“Once I got to 16 miles, it just became a battle,” said Hallissey, who was born, raised and educated in England. “I turned a corner with like 200 meters to go, and I heard the announcer say, ‘You can see the pain on her face!’ At that point, it forced me to relax a little bit and enjoy the moment . . . I was just so conscious that it wasn’t over until it was over.”
When Hallissey, 29, finally crossed the finish line in 11th place overall and first among her countrywomen, she wore a huge, incredulous smile. Her finish in 2 hours 27 minutes 44 seconds earned her the opportunity to join Paula Radcliffe, the world-record holder, and Mara Yamauchi on Britain’s Olympic women’s marathon team, which will compete at the Summer Games in London.
From their home in Arlington, her husband Matt Hallissey, also British, followed his wife’s results in the wee hours of the morning on the Internet.
“She had been making steady progress for the last six or seven years . . . [but] this was really a distant dream,” said Hallissey, a project manager for the international company AECOM. “She had put the work it, but it was one race, all or nothing.”
It was also only the third marathon Hallissey had ever run, leading to depictions of her in the British media as an out-of-nowhere star. To clinch the spot, she not only had to top the British field, but also surpass the time of 2:28:24 that Jo Pavey ran at the same race last year. Pavey decided to sit out the event, banking on the hope that the time would hold up and secure her the third Olympic berth. Hallissey, however, foiled that plan.
“I knew we were on [pace] for the time,” Hallissey said. “I was pushing as hard as I thought was safe to push it to make sure I had enough to get to the finish.”
Hallissey, whose husband accepted his Virginia-based position in 2009, joined him in 2010 after finishing her doctorate in mucosal immunology at the University of Bristol. She had run mostly middle distances as a school girl in Watford, England. A strong athlete, and very fit, Hallissey excelled but fell short of stardom. It did not cross her mind that she would someday compete at the Olympic Games.
“As a club-level runner, I would occasionally compete” at city competitions, she said. “I was never remotely near getting an international appearance in the junior ranks.”
Back in 2005, when London was awarded the 2012 Summer Games, Hallissey trained with and occasionally competed for running clubs, but it was hardly serious business. She did, though, enjoy challenging herself. And running provided a break from her heady research into meningitis.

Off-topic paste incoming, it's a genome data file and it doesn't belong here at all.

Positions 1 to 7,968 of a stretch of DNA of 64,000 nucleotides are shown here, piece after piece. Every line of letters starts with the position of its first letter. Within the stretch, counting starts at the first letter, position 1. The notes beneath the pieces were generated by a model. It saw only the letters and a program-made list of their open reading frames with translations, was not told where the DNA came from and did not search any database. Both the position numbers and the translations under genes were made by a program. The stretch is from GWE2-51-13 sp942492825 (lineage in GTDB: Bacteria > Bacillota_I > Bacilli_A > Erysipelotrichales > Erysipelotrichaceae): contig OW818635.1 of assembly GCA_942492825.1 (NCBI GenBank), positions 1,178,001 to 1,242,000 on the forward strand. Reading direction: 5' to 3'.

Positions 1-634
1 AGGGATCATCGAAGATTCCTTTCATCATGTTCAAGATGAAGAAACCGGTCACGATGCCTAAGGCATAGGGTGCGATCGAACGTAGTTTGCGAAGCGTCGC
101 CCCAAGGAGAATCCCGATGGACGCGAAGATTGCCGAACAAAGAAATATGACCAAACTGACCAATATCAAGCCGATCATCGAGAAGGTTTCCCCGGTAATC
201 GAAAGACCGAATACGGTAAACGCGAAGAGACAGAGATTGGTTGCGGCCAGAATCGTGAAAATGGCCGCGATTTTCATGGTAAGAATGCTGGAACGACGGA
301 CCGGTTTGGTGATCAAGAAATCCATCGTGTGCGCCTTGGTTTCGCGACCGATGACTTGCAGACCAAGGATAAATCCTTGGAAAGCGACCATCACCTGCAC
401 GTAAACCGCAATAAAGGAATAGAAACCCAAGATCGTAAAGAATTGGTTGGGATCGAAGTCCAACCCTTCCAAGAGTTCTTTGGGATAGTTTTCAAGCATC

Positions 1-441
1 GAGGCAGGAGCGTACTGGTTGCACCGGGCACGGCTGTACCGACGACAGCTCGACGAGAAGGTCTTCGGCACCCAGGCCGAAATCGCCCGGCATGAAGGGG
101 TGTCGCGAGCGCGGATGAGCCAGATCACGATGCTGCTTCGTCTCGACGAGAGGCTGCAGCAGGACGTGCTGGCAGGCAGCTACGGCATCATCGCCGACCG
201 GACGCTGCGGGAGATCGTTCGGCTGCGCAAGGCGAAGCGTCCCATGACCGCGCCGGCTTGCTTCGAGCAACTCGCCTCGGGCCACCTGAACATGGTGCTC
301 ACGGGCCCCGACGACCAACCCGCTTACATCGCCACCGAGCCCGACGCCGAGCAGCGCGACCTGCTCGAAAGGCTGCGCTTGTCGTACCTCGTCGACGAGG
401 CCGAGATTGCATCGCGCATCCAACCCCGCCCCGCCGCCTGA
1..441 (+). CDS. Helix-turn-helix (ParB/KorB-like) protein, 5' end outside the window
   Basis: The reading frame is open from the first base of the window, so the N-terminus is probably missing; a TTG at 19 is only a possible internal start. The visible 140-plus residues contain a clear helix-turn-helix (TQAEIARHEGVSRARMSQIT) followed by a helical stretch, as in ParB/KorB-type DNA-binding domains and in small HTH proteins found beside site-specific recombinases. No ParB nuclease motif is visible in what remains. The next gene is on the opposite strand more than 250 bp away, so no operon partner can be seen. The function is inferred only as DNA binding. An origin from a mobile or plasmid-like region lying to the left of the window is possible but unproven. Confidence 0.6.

As she moved beyond the 800- and 1,500-meter races she ran in her youth, attempting 3,000 and 5,000 races on the track, then 5K and 10K road races, she found surprising gratification: She did better, relatively speaking, as the races grew longer.
A year after running her first 10K road race in 2004, she decided to try a half-marathon. In the 2005 Grunty Fen Half Marathon just north of Cambridge, where she earned her undegraduate degree, she finished second in 85:04.
“It was more just a natural progression as I worked my way up through the distances,” Hallissey said. “As the races got longer, I did comparatively better in relation to other people.”
After turning in her thesis and settling in Virginia, Hallissey decided to run the 2010 Cherry Blossom 10-miler here in Washington, her first road race in the United States. She finished eighth in 54:57. She ran a host of other small races throughout the region, and won many of them, including the Capital Crescent 5k in Bethesda (16:46), the Jingle All the Way 10K in Washington (35:17) and the Leesburg 10K (33:54).
She met George Buckheit, the coach at the Capital Area Runners training group, at an event, and joined his club. She logged laps around the track at Washington-Lee High in Arlington and went on long runs along the C&O Canal.
In November, Hallissey decided to tackle her first marathon, wondering if her propensity for better performances at longer distances would extend to the grandest road race of all. She finished a respectable 18th in the New York City Marathon in 2:36.13.
It was then that she and her husband began pondering her Olympic prospects.
“That was a very, very good time,” Matt Hallissey said. “That’s when it kind of became possible.”
The next year, she ran the Chicago marathon. Her finish in 2:29:27 convinced her she was seriously in the mix for an Olympic spot. With her doctoral research out of the way, she could put all of her attention into that new goal.
“I’ve wondered what [her] limit would be,” Matt Hallissey said. “There’s hasn’t been one yet.”